In August of 1982, a new department was formed within American Honda whose sole responsibility was to monitor new U.S. model problems and pursuade, if possible, the appropriate people in Japan into something resembling immediate action. The group's first official act was to ensure the availability of V4 oil filters and service manuals, which were--five months after the bike's release--still on backorder. Not even engine gaskets were available, a situation that resulted in Honda having to give away a number of engines. The next thing the QA department accomplished was to call for an immediate retro-modification to the V4's float bowl vents inside the airbox. It was discovered finally that one of the major causes of the engine's mediocre performance and lean surge was due to the effect that normally varying airbox pressures was having on the fuel levels. Mere correction of lean levels wasn't enough, for the levels were oscillating as the engine ran. This was another major step in the gentrification of the V4, and one for which credit should be given the field reps, who had long since discovered the phenomenon and had been busy screwing CR250R air bleed correction jets into the airbox vent orifices, with remarkable success. The new edict, however, put a more sophisticated face on the situation, largely by specifying specially-manufactured tapered plastic restrictive inserts, Honda code 1357490. In September, VF750 Bulletin #8 formalized the procedure, and a year later the same thing was provided for the V65.
By October of 1982, the '83 dealer convention was under way, and Honda engineers were quietly informing us at the U.S. headquarters that many of the improvements made in the 1983 models would be available, on a first come-first/served-basis, to dealers whose '82 model "problem" customers were deemed the most deserving. With the year they had just experienced, the company had learned much about their new progeny, and one of the most important lessons concerned the cylinder head. The '83 heads got noise-abating reduced cam-to-bearing clearance, and the journal area under the cams was increased. Most of these head kits went to dealers in so-called "lemon law" states. (See note #1.)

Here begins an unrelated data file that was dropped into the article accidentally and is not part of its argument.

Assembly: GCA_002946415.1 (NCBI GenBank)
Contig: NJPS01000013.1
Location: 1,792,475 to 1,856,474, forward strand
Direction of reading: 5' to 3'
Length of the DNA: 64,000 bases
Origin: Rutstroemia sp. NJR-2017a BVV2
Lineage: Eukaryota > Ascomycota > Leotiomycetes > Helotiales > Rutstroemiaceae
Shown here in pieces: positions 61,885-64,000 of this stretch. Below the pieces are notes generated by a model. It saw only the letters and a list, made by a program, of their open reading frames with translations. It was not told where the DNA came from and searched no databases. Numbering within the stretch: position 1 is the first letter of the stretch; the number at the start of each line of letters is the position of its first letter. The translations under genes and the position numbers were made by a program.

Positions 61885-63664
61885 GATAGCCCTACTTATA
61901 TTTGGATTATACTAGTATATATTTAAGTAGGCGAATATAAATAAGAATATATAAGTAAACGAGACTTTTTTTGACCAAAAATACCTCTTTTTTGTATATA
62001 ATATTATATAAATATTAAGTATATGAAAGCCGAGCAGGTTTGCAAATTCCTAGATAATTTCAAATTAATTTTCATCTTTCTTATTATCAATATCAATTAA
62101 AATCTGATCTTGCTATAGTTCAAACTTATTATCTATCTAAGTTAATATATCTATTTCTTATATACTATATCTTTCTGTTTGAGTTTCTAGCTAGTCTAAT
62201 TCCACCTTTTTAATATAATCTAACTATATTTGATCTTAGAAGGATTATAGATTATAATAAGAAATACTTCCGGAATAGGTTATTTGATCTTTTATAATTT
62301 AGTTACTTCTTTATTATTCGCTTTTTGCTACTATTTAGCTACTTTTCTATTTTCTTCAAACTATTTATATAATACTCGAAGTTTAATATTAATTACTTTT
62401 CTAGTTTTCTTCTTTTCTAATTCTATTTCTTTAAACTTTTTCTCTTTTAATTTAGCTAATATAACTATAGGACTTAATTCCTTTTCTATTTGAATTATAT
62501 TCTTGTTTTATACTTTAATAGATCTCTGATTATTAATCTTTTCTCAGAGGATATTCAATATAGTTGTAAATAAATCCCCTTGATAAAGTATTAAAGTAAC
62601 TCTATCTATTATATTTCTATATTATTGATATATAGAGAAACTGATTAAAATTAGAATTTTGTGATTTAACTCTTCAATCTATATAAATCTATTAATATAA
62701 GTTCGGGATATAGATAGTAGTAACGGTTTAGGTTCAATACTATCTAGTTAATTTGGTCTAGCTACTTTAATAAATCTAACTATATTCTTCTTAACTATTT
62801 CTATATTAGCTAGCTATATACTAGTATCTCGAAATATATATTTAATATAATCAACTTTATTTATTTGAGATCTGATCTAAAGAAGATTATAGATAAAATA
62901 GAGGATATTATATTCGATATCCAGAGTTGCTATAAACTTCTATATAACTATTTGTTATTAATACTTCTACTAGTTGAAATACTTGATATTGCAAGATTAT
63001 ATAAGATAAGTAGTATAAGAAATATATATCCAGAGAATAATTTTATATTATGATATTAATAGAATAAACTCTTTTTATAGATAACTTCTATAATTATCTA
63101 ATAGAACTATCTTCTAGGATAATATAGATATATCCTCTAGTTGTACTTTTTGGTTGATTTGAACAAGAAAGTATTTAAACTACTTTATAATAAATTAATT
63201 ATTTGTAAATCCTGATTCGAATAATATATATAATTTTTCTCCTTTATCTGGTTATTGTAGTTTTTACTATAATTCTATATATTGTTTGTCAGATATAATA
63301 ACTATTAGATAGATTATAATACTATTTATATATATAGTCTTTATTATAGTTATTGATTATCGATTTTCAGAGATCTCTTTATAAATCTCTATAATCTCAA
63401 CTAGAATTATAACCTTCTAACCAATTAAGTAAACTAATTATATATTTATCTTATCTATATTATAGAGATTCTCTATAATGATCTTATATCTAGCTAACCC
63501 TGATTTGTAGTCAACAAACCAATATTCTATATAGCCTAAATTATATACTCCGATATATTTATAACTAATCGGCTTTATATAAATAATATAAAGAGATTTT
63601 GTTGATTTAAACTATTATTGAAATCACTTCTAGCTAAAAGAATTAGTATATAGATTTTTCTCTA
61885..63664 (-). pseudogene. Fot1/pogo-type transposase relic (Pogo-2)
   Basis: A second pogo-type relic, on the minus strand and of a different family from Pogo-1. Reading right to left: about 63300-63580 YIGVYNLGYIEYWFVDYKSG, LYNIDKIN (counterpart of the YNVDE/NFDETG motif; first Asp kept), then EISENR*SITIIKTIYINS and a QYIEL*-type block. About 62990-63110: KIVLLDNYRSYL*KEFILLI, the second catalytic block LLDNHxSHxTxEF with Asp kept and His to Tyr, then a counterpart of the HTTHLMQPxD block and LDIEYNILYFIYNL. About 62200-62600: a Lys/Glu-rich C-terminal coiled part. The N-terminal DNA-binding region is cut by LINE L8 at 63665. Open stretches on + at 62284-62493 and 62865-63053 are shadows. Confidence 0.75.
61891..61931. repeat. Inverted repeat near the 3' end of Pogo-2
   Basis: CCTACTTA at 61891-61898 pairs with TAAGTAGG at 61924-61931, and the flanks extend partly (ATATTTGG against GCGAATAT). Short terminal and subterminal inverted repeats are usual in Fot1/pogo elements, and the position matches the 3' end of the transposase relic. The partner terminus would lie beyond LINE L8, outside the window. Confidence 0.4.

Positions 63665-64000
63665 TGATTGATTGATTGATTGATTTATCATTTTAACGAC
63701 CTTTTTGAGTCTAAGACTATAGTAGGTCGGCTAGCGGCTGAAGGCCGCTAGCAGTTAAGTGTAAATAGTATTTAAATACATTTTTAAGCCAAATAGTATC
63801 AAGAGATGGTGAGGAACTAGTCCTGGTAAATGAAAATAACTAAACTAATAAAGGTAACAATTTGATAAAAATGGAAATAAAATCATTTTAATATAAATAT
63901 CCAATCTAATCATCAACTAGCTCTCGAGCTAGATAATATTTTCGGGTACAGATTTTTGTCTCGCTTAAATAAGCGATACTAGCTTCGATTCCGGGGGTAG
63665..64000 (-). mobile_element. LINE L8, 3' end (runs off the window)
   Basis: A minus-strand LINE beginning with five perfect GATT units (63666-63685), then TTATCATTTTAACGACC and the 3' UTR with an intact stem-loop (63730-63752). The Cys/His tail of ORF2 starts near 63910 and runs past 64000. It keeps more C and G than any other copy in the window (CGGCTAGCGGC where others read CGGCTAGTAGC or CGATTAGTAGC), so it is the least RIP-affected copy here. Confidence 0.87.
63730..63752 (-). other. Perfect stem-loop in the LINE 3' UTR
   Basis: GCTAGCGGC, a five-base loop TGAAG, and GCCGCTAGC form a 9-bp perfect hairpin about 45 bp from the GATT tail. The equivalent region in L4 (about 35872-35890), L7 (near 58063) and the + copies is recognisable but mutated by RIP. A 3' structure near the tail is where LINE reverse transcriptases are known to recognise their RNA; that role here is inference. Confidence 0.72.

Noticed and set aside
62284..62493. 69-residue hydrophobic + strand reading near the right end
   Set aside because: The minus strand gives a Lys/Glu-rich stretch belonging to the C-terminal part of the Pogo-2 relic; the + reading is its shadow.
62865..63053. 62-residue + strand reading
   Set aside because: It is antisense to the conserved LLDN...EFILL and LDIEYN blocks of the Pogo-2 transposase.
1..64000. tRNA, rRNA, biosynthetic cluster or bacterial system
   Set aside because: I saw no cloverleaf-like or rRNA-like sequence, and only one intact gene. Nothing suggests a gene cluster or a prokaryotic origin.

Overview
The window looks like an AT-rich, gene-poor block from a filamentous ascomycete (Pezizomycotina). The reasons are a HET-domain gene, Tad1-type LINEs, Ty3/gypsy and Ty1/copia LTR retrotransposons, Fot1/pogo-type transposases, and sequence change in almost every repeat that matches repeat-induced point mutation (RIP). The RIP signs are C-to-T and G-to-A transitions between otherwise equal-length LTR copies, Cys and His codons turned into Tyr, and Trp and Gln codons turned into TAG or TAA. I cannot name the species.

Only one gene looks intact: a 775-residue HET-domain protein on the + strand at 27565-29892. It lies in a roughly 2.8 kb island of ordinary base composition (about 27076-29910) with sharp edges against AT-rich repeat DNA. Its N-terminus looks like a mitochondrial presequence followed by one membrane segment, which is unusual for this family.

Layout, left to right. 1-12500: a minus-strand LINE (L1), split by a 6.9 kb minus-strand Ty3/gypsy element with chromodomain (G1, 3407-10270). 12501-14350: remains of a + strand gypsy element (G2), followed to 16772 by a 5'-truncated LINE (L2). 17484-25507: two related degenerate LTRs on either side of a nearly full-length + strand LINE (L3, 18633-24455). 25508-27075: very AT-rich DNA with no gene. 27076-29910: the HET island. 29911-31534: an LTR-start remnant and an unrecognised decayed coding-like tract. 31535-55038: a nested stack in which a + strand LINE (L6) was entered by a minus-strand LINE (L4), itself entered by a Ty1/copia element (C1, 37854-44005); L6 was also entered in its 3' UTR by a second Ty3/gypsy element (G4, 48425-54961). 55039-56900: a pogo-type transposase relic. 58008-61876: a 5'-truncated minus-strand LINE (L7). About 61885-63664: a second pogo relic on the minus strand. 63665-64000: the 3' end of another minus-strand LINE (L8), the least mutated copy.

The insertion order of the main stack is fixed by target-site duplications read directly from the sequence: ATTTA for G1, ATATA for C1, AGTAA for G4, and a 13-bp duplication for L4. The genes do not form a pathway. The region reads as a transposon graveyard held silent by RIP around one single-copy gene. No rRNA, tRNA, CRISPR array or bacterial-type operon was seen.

Midway into the '83 model year, which was graced with the introduction of the very capable Interceptor, the dust began to clear at American Honda. The panic of '82 was over, and the motorcycle service division's new slogan, "Out in Front and Pulling Away" significantly symbolized the feeling of accomplishment within the company. Interceptors were winning races, and the public was no longer mad at Honda. Warranty activity was still high, but we were no longer getting up at dawn to field phone calls four and more time zones away and two and a half weeks old. There were still problems, of course. Poorly fitting Sabre sidecovers and FOIL alarm systems that didn't work. Weaves and wobbles that hadn't as yet been solved. Mufflers that spit out their baffles. Instruments with minds of their own (caused, it was found, by stray inductive currents in the wiring harness affecting the LCD). Frames which cracked under the seat area (leading to a design change in 1985). Loose crankcase galley plugs, incorrectly made seat locks. Oil lines whose soldered joints (the factory finally admitted) restricted oil flow. Plus, there was still the occasional customer with a noisy engine whose dealer didn't understand the dual-feeler procedure, and we still sent out the occasional carb assembly, despite the special letter to dealers categorically discontinuing the practice; we had learned in short order that fully 90% of the carbs returned to us had merely been badly adjusted by the dealer.